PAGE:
…three, two, one…
Dribbling the ball, I raced down the court as fast as I could. The cheers of the crowd were almost deafening. I raised up, and the ball released from my fingertips toward the rim.
I was 10 years old. A formidable time of life, where a kid’s only worries were whether or not he’d get to watch Saturday morning cartoons, or if he had forgotten to close the stall doors in the barn after feeding the horses.
Growing up in Smallville, USA, life was bliss. We lived up a semi-private, quarter-mile dirt road, that was more of a goat trail than a road. We were surrounded by mountains and trees, and all sorts of wildlife. I could take a five minute walk and find myself dunking a worm in the Weber River trying to catch a rainbow trout.
At night, we’d open our home’s windows to allow the cool mountain air to permeate from room to room. You could faintly hear in the distance, the daily cargo train blast its horn several times as it made its way down the winding canyon rail. Yes, it was a magical place to grow up. But I digress.
Living in Smallville, one of the highlights of my youth was the opportunity to participate in extra-curricular activities, such as basketball and football. Because the population was so scarce, nearly all who came out to play were afforded the opportunity to join a team. The thirty boys my age were split into five basketball teams, and we played games in the local high school gymnasium on Saturday mornings.
Games were mostly for fun, but even at this tender age, the competitive drive had begun to develop in our brains as we hustled our very best to pull off a win. They were never high-scoring affairs, but they were intense.
The limited scoring from all teams, made every basket feel all that more important. A six-point lead felt almost insurmountable.
I proudly wore the name of Celtics across my chest, as did the rest of my teammates. This particular Saturday morning, we had the task of taking on the Hawks, the team in first place.
The game went back and forth as both team, almost unconsciously, traded baskets at an alarming rate. Celtics by two. Now a tied game. Hawks by two; and now four. And the Celtics claw their way back to tie the game. As the quarters came and went, neither team could pull away from the other. The crowd, full of anxious parents and bored siblings, rose to their feet as their team scored each point.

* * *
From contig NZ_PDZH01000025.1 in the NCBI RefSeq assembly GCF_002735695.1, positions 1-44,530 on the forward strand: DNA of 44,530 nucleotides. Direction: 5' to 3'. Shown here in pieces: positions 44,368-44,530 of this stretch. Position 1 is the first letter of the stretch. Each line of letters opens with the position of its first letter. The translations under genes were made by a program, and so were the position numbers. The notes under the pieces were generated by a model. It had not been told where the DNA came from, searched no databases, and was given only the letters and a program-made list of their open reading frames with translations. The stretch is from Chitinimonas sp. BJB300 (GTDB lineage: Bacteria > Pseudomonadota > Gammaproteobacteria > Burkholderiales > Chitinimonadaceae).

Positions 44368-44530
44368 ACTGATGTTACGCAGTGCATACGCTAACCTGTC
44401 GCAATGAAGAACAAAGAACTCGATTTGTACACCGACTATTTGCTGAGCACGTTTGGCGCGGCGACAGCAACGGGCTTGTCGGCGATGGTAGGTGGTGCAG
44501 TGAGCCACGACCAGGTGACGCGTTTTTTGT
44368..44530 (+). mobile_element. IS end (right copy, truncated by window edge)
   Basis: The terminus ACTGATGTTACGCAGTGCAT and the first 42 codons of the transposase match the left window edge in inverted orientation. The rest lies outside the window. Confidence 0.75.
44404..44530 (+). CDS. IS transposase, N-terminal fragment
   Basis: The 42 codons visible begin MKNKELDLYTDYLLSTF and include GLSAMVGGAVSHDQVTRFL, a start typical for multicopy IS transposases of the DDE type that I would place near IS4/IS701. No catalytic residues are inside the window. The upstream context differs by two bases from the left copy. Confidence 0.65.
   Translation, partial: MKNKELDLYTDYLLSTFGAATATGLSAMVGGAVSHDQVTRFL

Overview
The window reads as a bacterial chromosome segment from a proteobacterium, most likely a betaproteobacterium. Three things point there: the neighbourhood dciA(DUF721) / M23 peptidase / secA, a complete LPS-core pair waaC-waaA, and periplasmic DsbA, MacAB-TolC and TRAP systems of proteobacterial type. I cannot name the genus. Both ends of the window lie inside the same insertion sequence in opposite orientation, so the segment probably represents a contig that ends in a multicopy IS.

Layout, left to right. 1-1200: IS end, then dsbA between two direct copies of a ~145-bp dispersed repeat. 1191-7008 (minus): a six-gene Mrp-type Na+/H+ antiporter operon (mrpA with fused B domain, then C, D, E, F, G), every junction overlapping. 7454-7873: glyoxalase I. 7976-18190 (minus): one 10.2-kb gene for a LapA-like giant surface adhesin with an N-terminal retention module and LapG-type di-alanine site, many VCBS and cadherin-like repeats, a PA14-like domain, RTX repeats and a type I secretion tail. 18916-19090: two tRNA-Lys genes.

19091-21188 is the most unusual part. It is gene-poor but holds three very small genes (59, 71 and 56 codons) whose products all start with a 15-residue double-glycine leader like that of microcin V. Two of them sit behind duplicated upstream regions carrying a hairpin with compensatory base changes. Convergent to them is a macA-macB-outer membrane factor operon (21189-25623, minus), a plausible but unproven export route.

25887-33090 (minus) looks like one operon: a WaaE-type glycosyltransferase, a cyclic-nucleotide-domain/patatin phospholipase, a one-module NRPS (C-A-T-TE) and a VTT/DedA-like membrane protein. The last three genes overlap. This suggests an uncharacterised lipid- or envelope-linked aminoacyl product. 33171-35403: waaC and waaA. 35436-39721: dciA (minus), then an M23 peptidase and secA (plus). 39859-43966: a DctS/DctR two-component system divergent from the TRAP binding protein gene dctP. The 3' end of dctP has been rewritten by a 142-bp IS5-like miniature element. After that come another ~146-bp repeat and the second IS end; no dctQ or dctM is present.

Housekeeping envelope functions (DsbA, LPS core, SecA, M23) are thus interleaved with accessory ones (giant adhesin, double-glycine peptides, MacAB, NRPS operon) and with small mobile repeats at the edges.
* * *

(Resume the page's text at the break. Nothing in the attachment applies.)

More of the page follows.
And then, it happened.
With a tied ballgame, my teammates and I found ourselves without the ball with a few seconds remaining. The Hawks lined up to throw the ball in from the sideline at mid-court. They needed a basket. We needed a miracle.
The referee blew his whistle and handed the ball to the Hawk player standing out of bounds. Both teams scurried here and there with the Hawks trying to get open and the Celtics trying desperately to cover every passing lane.
Finally, the ball came sailing into play with a high arching pass that seemed to float effortlessly through the gym’s rafters and slowly descended to the floor. I started running as fast and as hard as I could, needing to beat my man to the ball.
With all the energy I could muster, I stretched my arm and hand as far as I could reach. I felt the ball touch my extended fingertips as the it deflected away from its intended course.
The crowd roared to an earsplitting decibel. I picked up the ball and sprinted down the floor. The crowd got louder and louder as I approached the basket. I could hear them calling my name. “SAV – AGE!” “SAV – AGE!” “SAV – AGE!”
…three, two, one…
I raised up, and the ball released from my fingertips toward the rim. Everything slowed down, just like in the movies. The ball’s rotation slowly overturned, revealing the brand Wilson as the leather globe reached the cylinder.
The ball and net’s harmonious sound echoed against the noise of the crowd as I jumped high into the air, celebrating my game-winning shot!
Turning around I quickly spotted the familiar faces in the crowd holding despondent looks of dissatisfaction, and the unfamiliar faces cheering for delight. I continued surveying to see my teammates with heads down, slowly walking off the court, and the Hawks team jumping up and down in jubilation.
It was then I realized that the cheering crowd was not in fact cheering me on as I raced down the court with the ball. No, instead they were imploring me to stop, and to turn around, as I headed for the wrong basket.
It was eight years later before I’d get another chance to make a game-winning basket, but that is another story for another day.
The Celtics ended up winning the league that year, with the Hawks in second place. Receiving the small victor’s medal at the end of the year, help soothe the pain of the errant shot I had made earlier in the season, and today, I look back at that impressionable time and experience with fondness and humor.
“SAV – AGE!” “SAV – AGE!” “SAV – AGE!” Oh what fun memories.